BUT, legally, as soon as money exchanges hands the item becomes the buyer’s which relieves a seller of any liability or duty to a buyer. One of the reasons why this concept exists is that a buyer could have impaired the item during their own transport causing it to stop working, or they could be installing or using it wrong. In this scenario, Barb was trying to use the unit in winter which may have prevented the unit from working correctly. There are so many scenarios outside of the seller's control that may cause items to be defective or stop working in a buyer's care.
Going back to the Sally in this story. The seller likely did not have bad intentions when selling this air conditioner and did not try to deceive the Barb in any way. At the time of the exchange, the unit worked fine.
So, is Sally legally obligated to give a full refund to the buyer if an item ends up not working in a buyer’s care? The answer is NO. A seller does not have to give any refunds after a transaction has been completed. In most scenarios regarding online marketplaces, a seller is in their full right to say no to any refunds requested on used items. (Unlike buying a used car where the seller and buyer sign an official Bill of Sale that states the item is sold ‘as-is’ and the buyer accepts all responsibility after the sale, online marketplace transactions usually don’t involve a contract.)
With that being said, no one wants to fight people online regarding refunds so here are some simple ways to help prevent any unruly discourse when selling used things online. As a seller, be very detailed in your listings. In the listing, you should state the age of the item, the brand name, and any known defects. What is especially important is that you are stating in the listing that the item is sold “as is'' with no refunds. Although not required, it gives notice to the buyer upfront what the expectation is when buying from you.
Let's go back and find out how our story ended. Sally answered all the questions honestly about the unit, and let Barb test the item before completing the sale. So when Barb stated the unit did not work it was a shock to Sally. Sally did not want to try to resell the unit and did not want to fully refund Barb.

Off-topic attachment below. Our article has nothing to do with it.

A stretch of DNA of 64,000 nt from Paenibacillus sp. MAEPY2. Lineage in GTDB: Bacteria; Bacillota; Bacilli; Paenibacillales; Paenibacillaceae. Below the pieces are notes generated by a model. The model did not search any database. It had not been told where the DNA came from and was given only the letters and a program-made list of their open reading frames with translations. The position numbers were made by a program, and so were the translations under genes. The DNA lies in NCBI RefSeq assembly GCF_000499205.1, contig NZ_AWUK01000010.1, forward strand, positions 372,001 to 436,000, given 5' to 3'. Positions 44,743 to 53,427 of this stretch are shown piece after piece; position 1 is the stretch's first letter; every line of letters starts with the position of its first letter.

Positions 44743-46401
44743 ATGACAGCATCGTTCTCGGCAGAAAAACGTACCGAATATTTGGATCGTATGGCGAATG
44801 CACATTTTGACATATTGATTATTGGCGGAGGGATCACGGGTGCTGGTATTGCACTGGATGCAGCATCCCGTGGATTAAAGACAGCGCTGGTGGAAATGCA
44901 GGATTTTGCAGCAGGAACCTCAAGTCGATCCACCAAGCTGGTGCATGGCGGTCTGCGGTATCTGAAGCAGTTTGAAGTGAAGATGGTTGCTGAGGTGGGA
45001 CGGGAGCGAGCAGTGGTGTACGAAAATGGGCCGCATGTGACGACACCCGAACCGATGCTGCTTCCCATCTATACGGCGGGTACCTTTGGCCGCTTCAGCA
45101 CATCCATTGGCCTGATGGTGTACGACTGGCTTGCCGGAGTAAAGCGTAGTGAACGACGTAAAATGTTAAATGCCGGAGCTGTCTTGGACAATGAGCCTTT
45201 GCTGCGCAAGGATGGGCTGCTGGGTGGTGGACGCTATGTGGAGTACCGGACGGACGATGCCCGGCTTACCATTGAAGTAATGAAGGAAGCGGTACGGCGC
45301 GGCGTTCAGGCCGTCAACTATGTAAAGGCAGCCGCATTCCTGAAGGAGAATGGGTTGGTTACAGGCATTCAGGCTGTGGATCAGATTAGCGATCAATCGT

However, after much back-and-forth, Sally did offer a partial refund. Although not required a partial refund was worth it in this scenario to help mitigate the situation and calm the other party’s unhappiness. This is especially true if you are selling to your neighbors and/or friends and just want to keep the peace!
Online Marketplaces are a great way to save a bit of money on used goods, but as a buyer make sure you fully inspect any item you buy and understand that once you put it in your car and drive away… that’s it and you own it no matter if it works for another year or not. Buyers should never put money down on the table before seeing and testing the item. This not only helps prevent you from receiving faulty items but also protects you from potential fraud. If you are a buyer purchasing used items you must know you are taking on a risk when you buy used items…so BEWARE of what you buy. As a seller, make sure you are protecting yourself and preventing a headache by disclosing upfront all defects and notifying buyers that all items are sold as is.
As TLP’s motto goes: be legally legit even on an online marketplace!